Review: Catching up on Horus Heresy Audio-Dramas (Black Library)

HorusHeresy-BlackLibraryAudioDramaRoundUp

I recently realized that I’d accumulated a handful of shorter Black Library audio-dramas, and decided it was time to get caught up. One thing that unites them all is the incredible production values: the sound is crystal clear, each performance excellent, and complemented by plentiful sound effects. At times, the latter can feel a bit omnipresent and distracting (in the grim darkness of the 31st millennium, there is rarely, if ever, quiet), but for the main they remain in the background.

Featuring: LJ Goulding, Robbie MacNiven, Josh Reynolds, Ian St. Martin

Continue reading

Interview with JOSHUA REYNOLDS

ReynoldsJ-AuthorPicLet’s start with an introduction: Who is Joshua Reynolds?

I’m a freelance writer and semi-professional monster movie enthusiast. I’ve had around twenty odd novels published, and around two hundred or so short stories, over the past decade, since I began my career. Which is a lot, now that I think about it.

You’ve got a few novels coming out this year, so I thought I’d split this interview into sci-fi and fantasy.

Sounds good!

Black Library recently published Fulgrim, your latest contribution to the Horus Heresy series. In December, your second Fabius Bile novel, Clonelord is also due out. Both focus on the Emperor’s Children traitor legion. How did you approach the two novels, and were there any challenges to addressing the same Legion during different eras?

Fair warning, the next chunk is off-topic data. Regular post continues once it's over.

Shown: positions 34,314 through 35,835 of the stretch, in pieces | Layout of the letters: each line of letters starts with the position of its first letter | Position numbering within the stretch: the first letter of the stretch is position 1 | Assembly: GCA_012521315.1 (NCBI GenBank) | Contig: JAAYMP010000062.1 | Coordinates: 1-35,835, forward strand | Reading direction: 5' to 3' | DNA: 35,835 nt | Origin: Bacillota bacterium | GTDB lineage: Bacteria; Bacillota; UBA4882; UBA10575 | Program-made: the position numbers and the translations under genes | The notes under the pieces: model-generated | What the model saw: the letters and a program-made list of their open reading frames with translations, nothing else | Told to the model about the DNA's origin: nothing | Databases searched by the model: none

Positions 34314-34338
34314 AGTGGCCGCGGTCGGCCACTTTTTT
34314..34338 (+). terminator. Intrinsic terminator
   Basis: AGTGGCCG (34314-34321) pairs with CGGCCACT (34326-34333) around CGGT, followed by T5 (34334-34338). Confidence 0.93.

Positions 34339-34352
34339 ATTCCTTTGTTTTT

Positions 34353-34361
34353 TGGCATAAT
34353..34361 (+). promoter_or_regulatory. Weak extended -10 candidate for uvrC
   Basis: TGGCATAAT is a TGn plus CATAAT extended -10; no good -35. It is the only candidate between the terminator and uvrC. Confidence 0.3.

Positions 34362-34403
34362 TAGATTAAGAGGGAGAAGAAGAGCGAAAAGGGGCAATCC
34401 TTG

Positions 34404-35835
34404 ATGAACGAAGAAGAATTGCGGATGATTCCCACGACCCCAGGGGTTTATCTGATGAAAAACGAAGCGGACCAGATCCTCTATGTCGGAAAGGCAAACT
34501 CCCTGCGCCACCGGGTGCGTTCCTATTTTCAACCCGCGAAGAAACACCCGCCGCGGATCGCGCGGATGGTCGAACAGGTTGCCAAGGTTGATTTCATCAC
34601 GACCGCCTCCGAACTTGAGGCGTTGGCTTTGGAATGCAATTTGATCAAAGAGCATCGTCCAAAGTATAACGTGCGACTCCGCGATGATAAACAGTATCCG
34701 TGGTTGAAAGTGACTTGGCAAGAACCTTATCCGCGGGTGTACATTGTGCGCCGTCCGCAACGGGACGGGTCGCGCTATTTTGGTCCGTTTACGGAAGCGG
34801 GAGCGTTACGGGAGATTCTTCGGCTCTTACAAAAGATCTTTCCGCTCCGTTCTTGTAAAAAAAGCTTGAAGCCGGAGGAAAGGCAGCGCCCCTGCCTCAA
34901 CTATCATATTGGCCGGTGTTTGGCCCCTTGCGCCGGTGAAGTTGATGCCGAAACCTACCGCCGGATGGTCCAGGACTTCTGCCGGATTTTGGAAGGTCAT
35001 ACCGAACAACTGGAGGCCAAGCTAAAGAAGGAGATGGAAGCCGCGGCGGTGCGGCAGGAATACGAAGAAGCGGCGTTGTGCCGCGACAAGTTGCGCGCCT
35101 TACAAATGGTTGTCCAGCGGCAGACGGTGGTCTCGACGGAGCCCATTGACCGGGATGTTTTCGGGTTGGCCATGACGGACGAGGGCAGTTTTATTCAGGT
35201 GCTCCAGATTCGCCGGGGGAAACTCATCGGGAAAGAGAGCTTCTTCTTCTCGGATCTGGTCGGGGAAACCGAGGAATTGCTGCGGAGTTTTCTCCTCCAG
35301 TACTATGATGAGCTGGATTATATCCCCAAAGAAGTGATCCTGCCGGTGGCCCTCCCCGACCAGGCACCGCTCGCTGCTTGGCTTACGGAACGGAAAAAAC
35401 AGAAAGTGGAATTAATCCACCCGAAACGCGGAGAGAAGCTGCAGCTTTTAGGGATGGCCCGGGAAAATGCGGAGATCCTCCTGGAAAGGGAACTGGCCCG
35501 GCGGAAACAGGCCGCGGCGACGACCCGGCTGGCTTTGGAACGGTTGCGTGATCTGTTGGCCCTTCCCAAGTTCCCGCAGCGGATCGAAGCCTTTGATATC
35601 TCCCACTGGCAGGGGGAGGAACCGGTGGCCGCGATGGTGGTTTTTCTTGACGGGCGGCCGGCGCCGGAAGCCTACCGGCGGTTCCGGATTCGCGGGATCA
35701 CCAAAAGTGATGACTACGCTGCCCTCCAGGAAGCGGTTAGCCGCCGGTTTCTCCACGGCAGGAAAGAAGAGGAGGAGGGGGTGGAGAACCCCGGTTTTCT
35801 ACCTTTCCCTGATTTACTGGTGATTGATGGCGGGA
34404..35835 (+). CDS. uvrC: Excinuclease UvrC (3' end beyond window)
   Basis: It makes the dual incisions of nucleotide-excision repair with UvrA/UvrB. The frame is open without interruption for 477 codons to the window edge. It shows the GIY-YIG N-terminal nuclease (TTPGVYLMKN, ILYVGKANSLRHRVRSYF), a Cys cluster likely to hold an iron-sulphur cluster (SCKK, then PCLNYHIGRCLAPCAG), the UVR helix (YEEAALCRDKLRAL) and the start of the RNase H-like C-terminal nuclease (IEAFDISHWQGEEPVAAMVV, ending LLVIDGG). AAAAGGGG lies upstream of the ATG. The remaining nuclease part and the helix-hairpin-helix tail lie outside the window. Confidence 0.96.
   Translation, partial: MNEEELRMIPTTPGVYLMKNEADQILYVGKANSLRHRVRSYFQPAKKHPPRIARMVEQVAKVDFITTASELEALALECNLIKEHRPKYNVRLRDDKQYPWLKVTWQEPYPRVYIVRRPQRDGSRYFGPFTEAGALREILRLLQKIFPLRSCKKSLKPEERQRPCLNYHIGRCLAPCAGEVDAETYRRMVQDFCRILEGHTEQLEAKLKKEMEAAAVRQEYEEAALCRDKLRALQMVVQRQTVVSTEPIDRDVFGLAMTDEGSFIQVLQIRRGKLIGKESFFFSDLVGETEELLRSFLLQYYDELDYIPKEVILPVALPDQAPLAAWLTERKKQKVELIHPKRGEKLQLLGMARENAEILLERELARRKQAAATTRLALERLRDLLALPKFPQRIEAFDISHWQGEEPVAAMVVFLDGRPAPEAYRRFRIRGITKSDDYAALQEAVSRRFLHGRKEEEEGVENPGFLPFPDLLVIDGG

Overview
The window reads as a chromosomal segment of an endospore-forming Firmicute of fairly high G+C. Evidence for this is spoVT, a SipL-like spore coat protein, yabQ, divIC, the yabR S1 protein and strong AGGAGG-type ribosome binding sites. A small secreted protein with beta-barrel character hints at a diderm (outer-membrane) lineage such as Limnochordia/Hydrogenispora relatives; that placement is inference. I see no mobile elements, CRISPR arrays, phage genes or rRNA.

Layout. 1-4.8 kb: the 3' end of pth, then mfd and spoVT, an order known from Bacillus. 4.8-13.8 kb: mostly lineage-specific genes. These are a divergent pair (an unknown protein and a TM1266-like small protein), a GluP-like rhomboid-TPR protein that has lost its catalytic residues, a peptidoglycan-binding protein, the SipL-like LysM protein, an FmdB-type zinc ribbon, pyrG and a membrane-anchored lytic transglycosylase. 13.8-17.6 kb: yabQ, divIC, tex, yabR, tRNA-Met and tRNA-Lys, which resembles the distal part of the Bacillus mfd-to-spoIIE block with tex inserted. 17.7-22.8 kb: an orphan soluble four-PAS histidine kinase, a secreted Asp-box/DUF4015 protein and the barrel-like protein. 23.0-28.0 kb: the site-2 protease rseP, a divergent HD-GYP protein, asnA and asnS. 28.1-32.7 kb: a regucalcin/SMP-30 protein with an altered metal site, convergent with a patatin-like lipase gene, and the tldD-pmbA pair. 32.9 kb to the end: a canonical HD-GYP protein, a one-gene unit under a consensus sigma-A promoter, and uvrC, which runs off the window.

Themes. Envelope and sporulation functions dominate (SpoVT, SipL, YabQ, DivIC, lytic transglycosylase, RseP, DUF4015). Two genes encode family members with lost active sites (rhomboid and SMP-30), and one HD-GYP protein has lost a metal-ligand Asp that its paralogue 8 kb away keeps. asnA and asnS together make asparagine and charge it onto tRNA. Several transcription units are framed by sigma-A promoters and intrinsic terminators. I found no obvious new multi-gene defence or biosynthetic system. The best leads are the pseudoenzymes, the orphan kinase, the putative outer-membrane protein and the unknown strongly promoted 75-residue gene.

Not really. It was mostly a matter of building on the work of authors like Graham McNeill, Aaron Dembski-Bowden, James Swallow and Nick Kyme regarding the characters. I tend to approach all work in a shared universe – whatever universe it happens to be – the same way: I like to make sure that what I’m working on slots neatly into the meta-story set out by others, while still going in the direction I want it to go. Why write tie-in fiction, if you’re not going to tie-in to anything, after all? Continue reading

Review: PERTURABO by Guy Haley (Black Library)

HaleyG-HHP4-PerturaboA great new Primarchs novel

Born to a life of political conflict, Perturabo was always considered a child prodigy among the people of Olympia – indeed, his philosophical and scientific works were beyond compare. But then, after his rediscovery by the Emperor and decades of thankless military campaigning on the Great Crusade, the primarch begins to resent his Legion’s place in the Imperium. When word reaches him of turmoil on his adoptive home world, he orders the Iron Warriors to abandon their campaign against the alien hrud and crush this emerging rebellion by any means necessary…

I don’t know much about the Iron Warriors and their grumpy Primarch. The only other substantial bit of fiction I’ve read that featured him prominently was Graham McNeill’s excellent Angel Exterminatus. I was pleased, therefore, that Guy Haley manages to flesh-out Perturabo’s character a great deal in this short novel. Continue reading